Home » Atheism » Religion Does Not Require God

Religion Does Not Require God

Follow me on Twitter

Follow Faith Bytes on WordPress.com

Enter your email address to follow this blog and receive notifications of new posts by email.

Join 48 other followers

Last week, the UK Supreme Court sided with the couple. The 1970 opinion was wrong, the court held. Scientology is indeed a religion. For one thing, Lord Toulson’s opinion explained, Scientology does hold a belief in a supreme deity, albeit an impersonal and abstract deity. Anyway, belief in a deity is not necessary.
Center for Law and Religion

10 Things You Need to Know Myanmar’s Persecuted Muslim Minority
Burma has a Buddhist majority. Less than 9 percent of the population is Muslim but we are more than a million people. We are an ethnic people who practice Islam and speak the Rohingya language. Most of us live in the state of Rakhine, where my great grandparents and their great grandparents were born. In the last 18 months, Buddhist mobs have terrorized Muslims throughout Burma.
Huffington Post

The Arrogance of Atheism?
A few weeks ago I found myself engaged in an all-too-familiar debate. She was frustrated that I was not subscribing to her idea that ‘everything happens for a reason,’ and that even tragedies are ‘meant to teach us something.’
Big Think

On “Religious Symbols” and the Politics of Perception
On September 10, 2013, the government of Québec made international headlines with a controversial proposal, Bill 60, more commonly referred to as the “Charter of Values.” The Bill would see restrictions on the wearing of “religious symbols,” requiring the removal of hijabs, yarmulkes and turbans for those in positions of public authority (police, judges, etc.), as well as for most employees who work for and do business with the provincial government. Despite the relatively small percentage of people potentially affected by the Bill, its polemical nature has turned it into a lightening rod for broader debates over the perceived influence of “political Islam” in Euro-Western societies, as with similar cases in countries like Germany and France.
Religion Bulletin

LSE apologises to students asked to cover Jesus and Muhammad T-shirts
The London School of Economics (LSE) has apologised to two students who were forced to cover up T-shirts depicting a cartoon of Jesus and the prophet Muhammad. Christian Moos and Abhishek Phadnis were representing the students’ union Atheist, Secularist and Humanist Society (ASH) at the university’s freshers fair in October, when they were told that displaying a depiction of Muhammad, prohibited under Islamic law, may constitute harassment of a religious group.
The Guardian

Just a Thought: On women and Judaism
The difficulty of writing an article on the subject of women and Judaism is inherent in the title. Why would anyone ever conceive of writing such an article, as if women are in anyway distinct from Judaism? No one would ever write an article about men and Judaism, as men are obviously part of the package known as Judaism. Women, it would seem, are not. We find this distinction in the Torah itself. The Tenth Commandment is clearly addressing men alone with “You shall not covet your neighbor’s wife.” In covenant ceremonies Israelite men are addressed by God while the women are included under the rubric of “You, your women.” The women are not “you,” they are “yours”; a big difference! (Shaye J.D. Cohen)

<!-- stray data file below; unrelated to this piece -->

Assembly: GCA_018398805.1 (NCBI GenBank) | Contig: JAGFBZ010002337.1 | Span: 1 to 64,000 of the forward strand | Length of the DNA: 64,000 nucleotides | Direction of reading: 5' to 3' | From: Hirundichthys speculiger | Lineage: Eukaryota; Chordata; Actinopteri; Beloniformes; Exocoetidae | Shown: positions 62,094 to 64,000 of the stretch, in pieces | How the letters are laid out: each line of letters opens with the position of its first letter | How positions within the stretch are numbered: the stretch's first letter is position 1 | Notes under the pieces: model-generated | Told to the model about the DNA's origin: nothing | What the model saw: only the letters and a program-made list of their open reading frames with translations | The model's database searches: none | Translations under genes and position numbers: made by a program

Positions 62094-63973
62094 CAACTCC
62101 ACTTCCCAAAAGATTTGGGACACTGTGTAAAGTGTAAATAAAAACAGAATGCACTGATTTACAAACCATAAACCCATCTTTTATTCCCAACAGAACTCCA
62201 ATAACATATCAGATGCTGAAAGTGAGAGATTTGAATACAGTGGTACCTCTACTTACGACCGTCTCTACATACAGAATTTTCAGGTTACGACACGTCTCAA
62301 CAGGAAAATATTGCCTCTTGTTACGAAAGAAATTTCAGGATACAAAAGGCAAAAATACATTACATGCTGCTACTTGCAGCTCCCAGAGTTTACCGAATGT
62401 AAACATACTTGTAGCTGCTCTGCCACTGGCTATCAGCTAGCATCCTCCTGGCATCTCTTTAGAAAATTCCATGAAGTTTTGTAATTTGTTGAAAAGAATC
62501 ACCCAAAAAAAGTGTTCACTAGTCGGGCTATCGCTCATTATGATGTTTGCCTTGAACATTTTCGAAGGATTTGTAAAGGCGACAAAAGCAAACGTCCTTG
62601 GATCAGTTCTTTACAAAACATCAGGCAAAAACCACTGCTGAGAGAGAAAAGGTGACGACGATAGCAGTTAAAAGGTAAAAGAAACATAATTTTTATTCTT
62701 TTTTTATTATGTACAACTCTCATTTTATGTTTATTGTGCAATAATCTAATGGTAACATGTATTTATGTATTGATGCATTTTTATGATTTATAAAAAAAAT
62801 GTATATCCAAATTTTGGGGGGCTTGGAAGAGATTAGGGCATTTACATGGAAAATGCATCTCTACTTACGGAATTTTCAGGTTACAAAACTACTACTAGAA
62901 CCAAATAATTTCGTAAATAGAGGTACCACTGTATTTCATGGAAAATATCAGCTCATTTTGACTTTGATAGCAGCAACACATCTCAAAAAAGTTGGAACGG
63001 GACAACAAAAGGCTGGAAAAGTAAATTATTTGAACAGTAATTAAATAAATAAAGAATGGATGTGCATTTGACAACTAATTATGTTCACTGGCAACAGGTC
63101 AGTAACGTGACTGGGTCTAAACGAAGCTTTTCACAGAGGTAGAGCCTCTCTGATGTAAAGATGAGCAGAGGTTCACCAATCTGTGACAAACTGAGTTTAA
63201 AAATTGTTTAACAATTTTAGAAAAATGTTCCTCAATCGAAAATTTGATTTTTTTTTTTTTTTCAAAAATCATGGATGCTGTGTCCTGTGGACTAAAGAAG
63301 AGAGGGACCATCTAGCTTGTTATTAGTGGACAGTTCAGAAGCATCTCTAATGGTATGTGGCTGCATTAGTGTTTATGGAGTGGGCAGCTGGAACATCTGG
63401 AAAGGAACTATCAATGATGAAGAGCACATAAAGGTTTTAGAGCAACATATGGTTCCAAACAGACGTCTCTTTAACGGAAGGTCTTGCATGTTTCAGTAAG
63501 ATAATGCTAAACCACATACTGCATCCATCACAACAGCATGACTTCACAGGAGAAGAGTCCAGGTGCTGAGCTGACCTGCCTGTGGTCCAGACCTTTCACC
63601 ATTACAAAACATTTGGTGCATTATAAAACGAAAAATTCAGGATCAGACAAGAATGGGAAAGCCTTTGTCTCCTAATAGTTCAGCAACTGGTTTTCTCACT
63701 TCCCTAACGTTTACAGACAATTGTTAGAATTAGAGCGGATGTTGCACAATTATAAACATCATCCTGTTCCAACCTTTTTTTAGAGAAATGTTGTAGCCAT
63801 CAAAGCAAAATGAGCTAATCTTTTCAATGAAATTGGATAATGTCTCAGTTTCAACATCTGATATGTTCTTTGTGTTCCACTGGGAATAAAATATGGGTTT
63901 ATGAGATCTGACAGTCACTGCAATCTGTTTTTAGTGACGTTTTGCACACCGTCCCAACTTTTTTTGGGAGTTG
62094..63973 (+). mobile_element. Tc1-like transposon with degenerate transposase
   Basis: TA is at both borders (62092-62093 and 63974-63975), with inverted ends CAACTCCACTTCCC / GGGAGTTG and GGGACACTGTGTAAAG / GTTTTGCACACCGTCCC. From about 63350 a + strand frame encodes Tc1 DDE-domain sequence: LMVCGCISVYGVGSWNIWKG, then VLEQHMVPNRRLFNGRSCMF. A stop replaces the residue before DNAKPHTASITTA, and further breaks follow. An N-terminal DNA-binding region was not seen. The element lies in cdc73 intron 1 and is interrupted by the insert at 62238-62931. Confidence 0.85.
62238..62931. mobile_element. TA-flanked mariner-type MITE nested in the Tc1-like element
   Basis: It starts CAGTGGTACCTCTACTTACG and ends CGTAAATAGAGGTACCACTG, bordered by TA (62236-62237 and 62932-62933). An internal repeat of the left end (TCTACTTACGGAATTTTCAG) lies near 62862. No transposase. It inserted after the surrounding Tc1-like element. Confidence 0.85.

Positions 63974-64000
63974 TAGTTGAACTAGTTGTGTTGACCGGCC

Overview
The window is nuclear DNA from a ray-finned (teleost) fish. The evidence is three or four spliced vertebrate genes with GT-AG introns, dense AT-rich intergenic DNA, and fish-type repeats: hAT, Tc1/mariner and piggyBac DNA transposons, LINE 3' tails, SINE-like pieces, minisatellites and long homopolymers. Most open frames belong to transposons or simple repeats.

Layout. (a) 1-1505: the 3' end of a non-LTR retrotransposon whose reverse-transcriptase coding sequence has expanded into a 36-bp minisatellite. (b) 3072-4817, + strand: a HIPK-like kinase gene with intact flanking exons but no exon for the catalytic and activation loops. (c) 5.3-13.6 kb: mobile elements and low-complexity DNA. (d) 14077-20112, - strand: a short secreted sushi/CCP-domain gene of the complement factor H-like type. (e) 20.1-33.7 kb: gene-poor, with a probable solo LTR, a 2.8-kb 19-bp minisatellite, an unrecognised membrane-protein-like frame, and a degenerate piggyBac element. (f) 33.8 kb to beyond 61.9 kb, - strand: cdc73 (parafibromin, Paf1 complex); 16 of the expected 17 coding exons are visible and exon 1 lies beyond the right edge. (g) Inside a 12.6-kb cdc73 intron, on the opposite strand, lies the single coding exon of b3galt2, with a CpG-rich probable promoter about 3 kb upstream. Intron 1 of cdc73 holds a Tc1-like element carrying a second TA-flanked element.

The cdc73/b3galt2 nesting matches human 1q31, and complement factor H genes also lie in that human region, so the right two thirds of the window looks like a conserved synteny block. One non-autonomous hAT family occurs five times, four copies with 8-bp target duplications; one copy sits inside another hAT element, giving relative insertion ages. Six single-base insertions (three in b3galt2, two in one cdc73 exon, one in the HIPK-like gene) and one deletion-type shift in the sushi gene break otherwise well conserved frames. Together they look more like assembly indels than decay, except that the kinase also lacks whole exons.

The Jerusalem Post

Three ways we can live out our faith publicly
Sometimes we read things in the Bible that don’t jive with our experience, or seem to be confusing. We see the seeming tension between God’s sovereign will and our moral culpability or that the gospel call is to go to all, and yet not all will receive it (nor, it seems, can they). These are but two popular examples. But one place where the Bible shows no tension whatsoever is this: Being public about your faith.
Blogging Theologically

A Baptist Joins Satanists & Hindus in 10 Commandments Challenge
The internet has been abuzz for over a week over the Church of Satan’s plan to build a monument on the grounds of the Oklahoma Capitol building in response to the 7-foot tall granite Ten Commandments monument that’s stood there since 2012. But as Joseph Laycock noted last week, the Satanists’ prank stands very little chance of success. A Hindu effort to erect a statue of Lord Hanuman — what some are referring to as the “monkey god” — may stand a better chance as it would be perceived by a court as representative of a legitimate religion.
Religion Dispatches

About these ads
Follow

Get every new post delivered to your Inbox.

Join 48 other followers

%d bloggers like this: